NEXT PAGE: Two More Scenarios to Consider|pagebreak|
Scenario 2—QQQ above $105
If QQQ were to be at or above $105 at expiration, the covered call would look like this: the stock would be called away from us and we would receive the $105 strike price in payment. Our earlier net out-of-pocket cost was $99.86, so our profit would be $105 strike price – $99.86 = $5.14. This would consist of the $1.50 we got from selling the call, plus a gain of $3.64 on the stock. We would also receive a dividend of about $.20, for a net gain of $5.34. For the short put, our profit calculation is simple. We will have received $5.33 originally for selling the put and we get to keep it. Again, a tie.
Scenario 3—QQQ down 10% to $91.36
In this case, the covered call would show a loss equal to our original net cost of $99.86 less the current value of $91.36 or $8.50 per share. We’ve lost $10.00 on the stock, but we get to keep the $1.50 for the call. We also get the $.20 dividend, for a net loss of $8.30.
The short put, meanwhile, would be in-the-money by the difference between the strike price and the stock price or $105 – $91.36 = $13.64 per share. We would have to pay this amount to exit from the trade. This could happen in one of two ways: we could just buy the put back for $13.64. Or we could allow the QQQ stock to be put to us. In that case, we would be forced to pay $105 for it. We could then sell it at its market value of $91.36, for a loss of $13.64. Either way, it costs the same. Subtracting our original proceeds of $5.33, our loss on this trade would be $8.31. The same as the covered call.
Okay, fine. The short put and the covered call are equivalent at any eventual QQQ price if the position is held until expiration. So, how does the short put position provide more leverage?
This comes from the margin requirements of the two positions. For the covered call, at a minimum, we’d have to use 50% margin for the stock, or .5 x $101.36 = $50.68. We would receive $1.50 for the call, which leaves a net margin requirement of $49.18. We would be subject to margin calls if the stock dropped below the maintenance margin requirement. We would be borrowing $50.68 for the duration of the trade and would have to pay interest on that.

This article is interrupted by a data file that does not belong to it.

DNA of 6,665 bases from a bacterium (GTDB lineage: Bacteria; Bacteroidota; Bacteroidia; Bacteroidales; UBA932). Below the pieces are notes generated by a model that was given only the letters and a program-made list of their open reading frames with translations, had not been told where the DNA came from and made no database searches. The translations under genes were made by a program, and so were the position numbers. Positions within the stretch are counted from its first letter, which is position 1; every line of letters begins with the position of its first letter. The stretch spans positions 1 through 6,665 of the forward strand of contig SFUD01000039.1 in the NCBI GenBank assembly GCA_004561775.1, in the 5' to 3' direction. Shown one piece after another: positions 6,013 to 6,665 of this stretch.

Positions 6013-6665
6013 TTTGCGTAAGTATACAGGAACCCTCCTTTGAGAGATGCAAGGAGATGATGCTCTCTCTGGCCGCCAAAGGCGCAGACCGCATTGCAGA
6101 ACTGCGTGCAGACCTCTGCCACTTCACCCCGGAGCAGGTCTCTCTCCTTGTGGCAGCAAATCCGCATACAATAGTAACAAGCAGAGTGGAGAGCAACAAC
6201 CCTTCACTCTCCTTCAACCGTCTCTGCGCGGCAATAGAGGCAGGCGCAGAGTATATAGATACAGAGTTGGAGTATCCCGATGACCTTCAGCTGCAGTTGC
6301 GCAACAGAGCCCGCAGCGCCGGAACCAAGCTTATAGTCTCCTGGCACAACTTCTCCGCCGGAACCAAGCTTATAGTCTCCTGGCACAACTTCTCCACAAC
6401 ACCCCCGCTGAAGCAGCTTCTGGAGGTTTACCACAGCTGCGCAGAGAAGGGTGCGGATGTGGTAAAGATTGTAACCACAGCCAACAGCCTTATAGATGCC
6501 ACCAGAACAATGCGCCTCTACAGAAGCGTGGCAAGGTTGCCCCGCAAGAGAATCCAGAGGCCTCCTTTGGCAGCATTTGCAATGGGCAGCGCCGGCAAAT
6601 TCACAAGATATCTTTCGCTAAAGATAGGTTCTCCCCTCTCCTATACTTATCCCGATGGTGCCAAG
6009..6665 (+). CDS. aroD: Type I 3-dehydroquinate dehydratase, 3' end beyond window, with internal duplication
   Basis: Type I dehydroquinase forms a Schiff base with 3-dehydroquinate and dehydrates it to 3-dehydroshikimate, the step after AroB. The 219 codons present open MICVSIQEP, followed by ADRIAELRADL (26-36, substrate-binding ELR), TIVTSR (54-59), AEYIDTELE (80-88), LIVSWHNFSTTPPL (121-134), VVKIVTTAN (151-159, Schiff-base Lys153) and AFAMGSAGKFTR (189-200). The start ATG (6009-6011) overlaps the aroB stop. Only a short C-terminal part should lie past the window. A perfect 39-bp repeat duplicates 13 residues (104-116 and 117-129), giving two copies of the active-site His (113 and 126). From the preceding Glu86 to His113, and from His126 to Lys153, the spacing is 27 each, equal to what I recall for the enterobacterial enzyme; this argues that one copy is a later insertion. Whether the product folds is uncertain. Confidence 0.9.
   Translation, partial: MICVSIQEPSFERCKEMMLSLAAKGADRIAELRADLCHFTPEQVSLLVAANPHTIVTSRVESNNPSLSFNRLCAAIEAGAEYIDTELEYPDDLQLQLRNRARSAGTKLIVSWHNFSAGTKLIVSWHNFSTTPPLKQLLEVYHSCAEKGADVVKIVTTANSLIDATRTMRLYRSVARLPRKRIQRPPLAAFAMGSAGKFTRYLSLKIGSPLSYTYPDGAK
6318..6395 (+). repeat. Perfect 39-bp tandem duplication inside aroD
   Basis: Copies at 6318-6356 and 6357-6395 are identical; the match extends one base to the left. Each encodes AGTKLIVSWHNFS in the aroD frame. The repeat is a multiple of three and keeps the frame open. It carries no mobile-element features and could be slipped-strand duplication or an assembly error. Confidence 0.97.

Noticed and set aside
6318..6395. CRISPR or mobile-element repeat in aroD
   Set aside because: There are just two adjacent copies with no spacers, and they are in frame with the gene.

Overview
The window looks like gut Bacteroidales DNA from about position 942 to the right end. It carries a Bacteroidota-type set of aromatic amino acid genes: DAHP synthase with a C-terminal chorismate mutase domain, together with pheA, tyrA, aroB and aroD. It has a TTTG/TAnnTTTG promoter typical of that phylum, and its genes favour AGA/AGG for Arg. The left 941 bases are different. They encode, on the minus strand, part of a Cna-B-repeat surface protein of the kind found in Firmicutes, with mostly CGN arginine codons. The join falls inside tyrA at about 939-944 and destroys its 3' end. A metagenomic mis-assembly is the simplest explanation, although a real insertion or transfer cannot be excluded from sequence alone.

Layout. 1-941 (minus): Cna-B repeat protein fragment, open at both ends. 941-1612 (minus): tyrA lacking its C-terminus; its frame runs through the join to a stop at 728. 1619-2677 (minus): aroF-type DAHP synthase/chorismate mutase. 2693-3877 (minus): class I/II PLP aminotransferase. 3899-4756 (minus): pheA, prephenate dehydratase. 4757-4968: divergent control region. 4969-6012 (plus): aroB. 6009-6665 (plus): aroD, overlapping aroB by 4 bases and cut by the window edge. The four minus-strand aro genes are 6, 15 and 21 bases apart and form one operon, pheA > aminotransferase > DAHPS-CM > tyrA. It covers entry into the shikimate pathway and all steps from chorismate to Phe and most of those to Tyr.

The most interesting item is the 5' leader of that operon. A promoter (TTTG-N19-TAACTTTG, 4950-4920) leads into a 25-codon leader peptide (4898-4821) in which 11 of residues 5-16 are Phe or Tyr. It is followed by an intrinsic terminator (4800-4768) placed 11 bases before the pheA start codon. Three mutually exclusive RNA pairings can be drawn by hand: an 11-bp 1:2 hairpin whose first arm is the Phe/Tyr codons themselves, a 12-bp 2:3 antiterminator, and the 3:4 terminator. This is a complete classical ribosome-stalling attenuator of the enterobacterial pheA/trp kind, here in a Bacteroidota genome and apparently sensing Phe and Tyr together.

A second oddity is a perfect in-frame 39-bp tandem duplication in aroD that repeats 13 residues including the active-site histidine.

For the short put, our margin requirement would be 20% of the strike price or 20% x $105 = $21. We would likewise be subject to margin calls if the stock dropped. We would not incur any margin interest.
So, in this comparison, the covered call and the short put pay off exactly the same whatever happens to QQQ. But the short put does it for less than half the margin requirement – $49.18 in margin for the covered call vs $21.00 in margin for the short put. If the position shows a profit, the percentage return on cash tied up will be more than twice as high for the short put. And if the position shows a loss, the loss as a percentage of our money tied up will also be more than twice as much.
This last sentence above is what we must always keep in mind when we consider using leverage. Above all, we should never risk more than we can afford to lose on any trade.
By Russ Allen, Instructor, Online Trading Academy